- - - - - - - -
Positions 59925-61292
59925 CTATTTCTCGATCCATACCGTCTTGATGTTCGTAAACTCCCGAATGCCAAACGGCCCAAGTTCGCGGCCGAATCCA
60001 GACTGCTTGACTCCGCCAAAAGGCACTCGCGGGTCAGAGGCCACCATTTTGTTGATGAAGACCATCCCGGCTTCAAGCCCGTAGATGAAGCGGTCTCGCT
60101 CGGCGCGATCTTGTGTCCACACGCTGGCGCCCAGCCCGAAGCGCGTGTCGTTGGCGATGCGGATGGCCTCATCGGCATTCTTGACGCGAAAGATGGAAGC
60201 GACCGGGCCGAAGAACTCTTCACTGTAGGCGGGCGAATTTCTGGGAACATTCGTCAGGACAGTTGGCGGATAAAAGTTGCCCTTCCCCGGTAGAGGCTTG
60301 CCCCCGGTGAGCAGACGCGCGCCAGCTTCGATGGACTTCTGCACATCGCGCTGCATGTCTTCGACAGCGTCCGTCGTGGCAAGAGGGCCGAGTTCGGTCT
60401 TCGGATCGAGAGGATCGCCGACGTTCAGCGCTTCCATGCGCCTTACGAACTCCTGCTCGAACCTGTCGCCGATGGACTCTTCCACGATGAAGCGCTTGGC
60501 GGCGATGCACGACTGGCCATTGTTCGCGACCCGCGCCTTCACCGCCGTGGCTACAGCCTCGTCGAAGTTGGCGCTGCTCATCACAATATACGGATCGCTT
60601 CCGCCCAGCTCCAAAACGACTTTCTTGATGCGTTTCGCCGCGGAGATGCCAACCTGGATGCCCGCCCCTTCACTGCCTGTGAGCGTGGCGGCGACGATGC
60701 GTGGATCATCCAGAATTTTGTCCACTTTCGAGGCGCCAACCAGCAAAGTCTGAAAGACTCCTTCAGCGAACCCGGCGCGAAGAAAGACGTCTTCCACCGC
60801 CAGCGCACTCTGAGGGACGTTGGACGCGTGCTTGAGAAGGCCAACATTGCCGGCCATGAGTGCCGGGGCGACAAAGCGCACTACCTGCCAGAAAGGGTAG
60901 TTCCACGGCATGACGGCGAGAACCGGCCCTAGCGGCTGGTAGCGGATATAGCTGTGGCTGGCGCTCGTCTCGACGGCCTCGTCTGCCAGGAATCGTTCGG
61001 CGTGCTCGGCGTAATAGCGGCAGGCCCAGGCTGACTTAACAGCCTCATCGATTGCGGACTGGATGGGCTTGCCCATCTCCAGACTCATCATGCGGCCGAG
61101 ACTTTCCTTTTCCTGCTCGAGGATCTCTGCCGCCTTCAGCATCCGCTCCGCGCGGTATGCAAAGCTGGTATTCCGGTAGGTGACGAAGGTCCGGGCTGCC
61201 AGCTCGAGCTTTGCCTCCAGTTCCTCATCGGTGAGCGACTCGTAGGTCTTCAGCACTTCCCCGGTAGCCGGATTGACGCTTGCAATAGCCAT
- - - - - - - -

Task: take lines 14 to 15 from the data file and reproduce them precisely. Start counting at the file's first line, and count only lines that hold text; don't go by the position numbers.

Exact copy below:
61101 ACTTTCCTTTTCCTGCTCGAGGATCTCTGCCGCCTTCAGCATCCGCTCCGCGCGGTATGCAAAGCTGGTATTCCGGTAGGTGACGAAGGTCCGGGCTGCC
61201 AGCTCGAGCTTTGCCTCCAGTTCCTCATCGGTGAGCGACTCGTAGGTCTTCAGCACTTCCCCGGTAGCCGGATTGACGCTTGCAATAGCCAT